It’s the team’s mission to keep his legacy alive and to raise money to send one self-sponsored police recruit through the Lowell Police Academy each year. The team’s training runs bring them to the banks of the Charles River overlooking the city and close to the campus Collier loved and patrolled.
“I just want them to remember, remember his sacrifice, remember our family in their prayers,” Jenn Rogers said.
For some, the long runs are a way to cope and reflect.
Rob Rogers said he often thinks about his last conversation with his brother. When he heard about the bombs at the marathon finish line on Boylston Street he checked to see if Collier was OK.
“I just sent a text and said, ‘Are you cool?’ He said, ‘Yeah,’ and that was the last thing I said to him, and I think about what I would say now. Tell him I’m proud of him. I miss him. He was just the best guy, the best man, the best brother, the best son, he truly mean so much to so many people,” he said.
Collier always gave 100 percent and on marathon day Team Collier Strong will make him proud. The team’s rallying cry is, “How strong? Collier STRONG!” When Rob Rogers crosses the marathon finish line this year his words to his brother will be, “We did it buddy!”
All proceeds donated to Team Collier Strong’s marathon run will support the Sean Collier Self-Sponsorship Scholarship.
For more information, click here.
BOSTON — Enhanced Boston Marathon security measures announced Monday morning include restrictions on what spectators may have along the 26.2-mile course.
An estimated 3,500 police officers — many in uniform, but some undercover — will be along the course, MEMA Director Kurt Schwartz said. The number of surveillance cameras will also be increased.
“We are enlisting the support of runners and spectators in ensuring we have a safe event. We are promoting the simple slogan, ‘If you see something, say something,'” Schwartz said.
Spectators along the route are being discouraged from bringing backpacks or any similar item carried over the shoulder, coolers, glass containers or cans, handbags lager than 12 inches by 12 inches by 6 inches, large blankets and costumes that cover the face.
“If you are going to carry personal items, we urge you to carry them in clear plastic bags,” Schwartz said.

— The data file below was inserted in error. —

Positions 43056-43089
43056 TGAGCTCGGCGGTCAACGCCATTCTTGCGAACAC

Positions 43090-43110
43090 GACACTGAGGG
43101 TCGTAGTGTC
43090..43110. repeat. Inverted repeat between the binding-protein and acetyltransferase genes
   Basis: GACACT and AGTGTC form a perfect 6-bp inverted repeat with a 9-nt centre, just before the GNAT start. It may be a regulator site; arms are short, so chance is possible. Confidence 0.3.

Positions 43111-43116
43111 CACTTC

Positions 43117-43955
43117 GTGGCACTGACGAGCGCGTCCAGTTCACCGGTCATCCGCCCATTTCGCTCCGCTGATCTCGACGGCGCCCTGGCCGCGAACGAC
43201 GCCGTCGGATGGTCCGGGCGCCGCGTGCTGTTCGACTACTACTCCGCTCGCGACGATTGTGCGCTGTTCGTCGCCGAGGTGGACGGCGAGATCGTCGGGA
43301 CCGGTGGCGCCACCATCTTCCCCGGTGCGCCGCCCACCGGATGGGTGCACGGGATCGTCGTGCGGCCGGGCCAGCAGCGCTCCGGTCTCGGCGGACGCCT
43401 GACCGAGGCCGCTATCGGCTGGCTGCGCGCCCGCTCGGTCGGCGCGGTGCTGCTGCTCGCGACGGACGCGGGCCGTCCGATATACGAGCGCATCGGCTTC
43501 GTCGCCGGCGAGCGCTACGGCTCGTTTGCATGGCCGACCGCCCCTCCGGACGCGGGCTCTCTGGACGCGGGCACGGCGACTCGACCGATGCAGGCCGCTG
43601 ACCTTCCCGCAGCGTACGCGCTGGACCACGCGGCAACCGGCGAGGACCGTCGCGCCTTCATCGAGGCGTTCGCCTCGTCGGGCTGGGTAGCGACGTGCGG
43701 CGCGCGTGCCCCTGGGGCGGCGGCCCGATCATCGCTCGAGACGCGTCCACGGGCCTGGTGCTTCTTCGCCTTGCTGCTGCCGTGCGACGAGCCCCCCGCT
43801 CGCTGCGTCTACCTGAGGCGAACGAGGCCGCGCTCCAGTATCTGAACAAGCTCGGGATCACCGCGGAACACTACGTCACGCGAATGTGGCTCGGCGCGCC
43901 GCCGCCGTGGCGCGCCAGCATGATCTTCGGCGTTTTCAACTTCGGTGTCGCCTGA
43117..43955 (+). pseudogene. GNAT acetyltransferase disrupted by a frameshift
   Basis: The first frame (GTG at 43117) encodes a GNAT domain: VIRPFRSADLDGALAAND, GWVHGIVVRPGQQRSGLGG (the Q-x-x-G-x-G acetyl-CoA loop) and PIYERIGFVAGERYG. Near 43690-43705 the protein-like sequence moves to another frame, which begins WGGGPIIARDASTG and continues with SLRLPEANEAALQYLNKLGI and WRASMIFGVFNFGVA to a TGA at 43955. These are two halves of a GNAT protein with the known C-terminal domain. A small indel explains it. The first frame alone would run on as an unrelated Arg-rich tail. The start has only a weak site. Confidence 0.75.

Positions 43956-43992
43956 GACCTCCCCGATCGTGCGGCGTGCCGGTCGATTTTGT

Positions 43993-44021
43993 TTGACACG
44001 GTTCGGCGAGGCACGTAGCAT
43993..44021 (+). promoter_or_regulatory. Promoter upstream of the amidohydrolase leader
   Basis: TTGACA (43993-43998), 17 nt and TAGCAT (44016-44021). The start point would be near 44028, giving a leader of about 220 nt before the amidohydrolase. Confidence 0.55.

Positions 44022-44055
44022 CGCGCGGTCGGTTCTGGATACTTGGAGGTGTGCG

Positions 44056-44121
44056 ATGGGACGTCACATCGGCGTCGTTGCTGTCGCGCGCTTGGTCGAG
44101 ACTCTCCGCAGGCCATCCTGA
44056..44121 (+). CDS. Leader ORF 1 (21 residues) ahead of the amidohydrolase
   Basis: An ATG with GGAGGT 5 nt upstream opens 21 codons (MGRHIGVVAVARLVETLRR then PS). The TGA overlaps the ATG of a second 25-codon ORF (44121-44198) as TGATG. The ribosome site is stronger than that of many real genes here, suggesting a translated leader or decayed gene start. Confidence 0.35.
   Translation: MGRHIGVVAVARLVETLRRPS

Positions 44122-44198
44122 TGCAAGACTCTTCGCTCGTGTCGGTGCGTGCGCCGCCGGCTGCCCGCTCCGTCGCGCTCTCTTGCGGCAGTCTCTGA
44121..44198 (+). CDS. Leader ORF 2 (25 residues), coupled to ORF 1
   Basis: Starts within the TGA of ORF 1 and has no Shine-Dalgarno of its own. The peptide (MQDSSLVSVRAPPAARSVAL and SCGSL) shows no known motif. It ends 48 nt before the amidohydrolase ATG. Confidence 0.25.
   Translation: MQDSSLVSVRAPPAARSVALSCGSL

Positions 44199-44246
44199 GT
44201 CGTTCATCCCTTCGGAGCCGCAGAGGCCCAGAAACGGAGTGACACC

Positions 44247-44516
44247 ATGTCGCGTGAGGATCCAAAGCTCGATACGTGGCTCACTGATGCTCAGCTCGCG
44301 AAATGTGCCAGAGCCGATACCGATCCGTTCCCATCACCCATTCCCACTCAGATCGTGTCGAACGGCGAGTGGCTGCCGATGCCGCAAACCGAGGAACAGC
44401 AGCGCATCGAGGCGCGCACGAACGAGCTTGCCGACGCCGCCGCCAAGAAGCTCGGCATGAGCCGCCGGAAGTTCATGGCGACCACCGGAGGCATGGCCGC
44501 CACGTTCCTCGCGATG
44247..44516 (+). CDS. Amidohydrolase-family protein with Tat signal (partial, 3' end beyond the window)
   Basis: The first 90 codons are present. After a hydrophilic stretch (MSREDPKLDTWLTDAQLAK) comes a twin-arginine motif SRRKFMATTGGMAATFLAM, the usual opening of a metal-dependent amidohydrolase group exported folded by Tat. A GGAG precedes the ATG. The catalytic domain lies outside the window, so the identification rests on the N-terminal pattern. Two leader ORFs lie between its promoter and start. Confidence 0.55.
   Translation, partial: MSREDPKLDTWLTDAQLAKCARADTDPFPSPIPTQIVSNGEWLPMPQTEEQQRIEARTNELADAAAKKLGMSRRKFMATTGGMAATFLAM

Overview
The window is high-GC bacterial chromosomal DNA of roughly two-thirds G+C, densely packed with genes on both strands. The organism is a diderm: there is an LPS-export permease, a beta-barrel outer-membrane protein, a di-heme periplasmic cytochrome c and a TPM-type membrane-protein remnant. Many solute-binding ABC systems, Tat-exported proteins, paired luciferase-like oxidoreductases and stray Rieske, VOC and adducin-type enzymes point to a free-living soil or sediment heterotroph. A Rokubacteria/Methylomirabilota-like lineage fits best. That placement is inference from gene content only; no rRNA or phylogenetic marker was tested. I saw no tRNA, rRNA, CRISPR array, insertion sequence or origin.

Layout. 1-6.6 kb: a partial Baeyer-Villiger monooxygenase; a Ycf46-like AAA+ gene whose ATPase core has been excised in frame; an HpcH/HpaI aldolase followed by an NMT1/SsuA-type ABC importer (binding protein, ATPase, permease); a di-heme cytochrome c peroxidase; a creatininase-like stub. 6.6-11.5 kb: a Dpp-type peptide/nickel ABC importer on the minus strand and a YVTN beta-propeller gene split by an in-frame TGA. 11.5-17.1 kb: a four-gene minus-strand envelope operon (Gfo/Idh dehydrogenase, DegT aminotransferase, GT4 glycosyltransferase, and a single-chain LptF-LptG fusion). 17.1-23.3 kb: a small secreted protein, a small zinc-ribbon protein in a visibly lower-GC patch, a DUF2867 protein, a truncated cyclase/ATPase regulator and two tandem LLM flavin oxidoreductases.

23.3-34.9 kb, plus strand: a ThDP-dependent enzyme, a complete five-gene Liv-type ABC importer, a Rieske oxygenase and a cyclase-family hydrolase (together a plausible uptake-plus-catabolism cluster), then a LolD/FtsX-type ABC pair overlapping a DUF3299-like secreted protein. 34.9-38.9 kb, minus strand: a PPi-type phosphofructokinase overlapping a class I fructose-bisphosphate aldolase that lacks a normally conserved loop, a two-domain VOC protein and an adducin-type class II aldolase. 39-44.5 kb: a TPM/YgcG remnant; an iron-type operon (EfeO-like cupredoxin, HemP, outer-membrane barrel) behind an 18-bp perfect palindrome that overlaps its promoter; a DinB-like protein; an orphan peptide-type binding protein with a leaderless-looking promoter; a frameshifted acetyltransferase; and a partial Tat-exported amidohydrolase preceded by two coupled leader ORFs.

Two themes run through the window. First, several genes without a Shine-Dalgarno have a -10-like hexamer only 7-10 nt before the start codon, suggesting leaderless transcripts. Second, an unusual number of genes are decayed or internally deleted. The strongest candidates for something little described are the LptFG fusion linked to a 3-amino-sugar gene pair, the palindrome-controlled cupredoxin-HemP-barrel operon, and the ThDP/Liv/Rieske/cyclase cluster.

About 130 National Guardsmen will march as participants, wearing BAA bibs in groups of 10.
The security announcements are in addition to measures revealed last month to protect the runners and spectators.
No bags will be allowed at marathon venues or on the buses runners take from Boston to the start line in Hopkinton. Several viewing areas in Hopkinton will also have heightened security rules.
“We are confident that the overall experience of runners and spectators will not be impacted and all will enjoy a fun day,” Schwartz said.
Last year, two bombs exploded near the finish line of the race, killing three people and injuring more than 260 others.
WASHINGTON — The Homeland Security Department has warned airlines that terrorists could try to hide explosives in shoes.
It’s the second time in less than three weeks that the government has issued a warning about possible attempts to smuggle explosives on a commercial jetliner.
Homeland Security said Wednesday it regularly shares relevant information with domestic and international partners, but it declined to discuss specifics of a warning sent to airlines.
“Our security apparatus includes a number of measures, both seen and unseen, informed by the latest intelligence and as always DHS continues to adjust security measures to fit an ever evolving threat environment,” the department said in a statement.
A U.S. intelligence official told The Associated Press that DHS released a notice to airlines reiterating that liquids, shoes and certain cosmetics were of concern, all of which are covered under existing Transportation Security Administration security policies.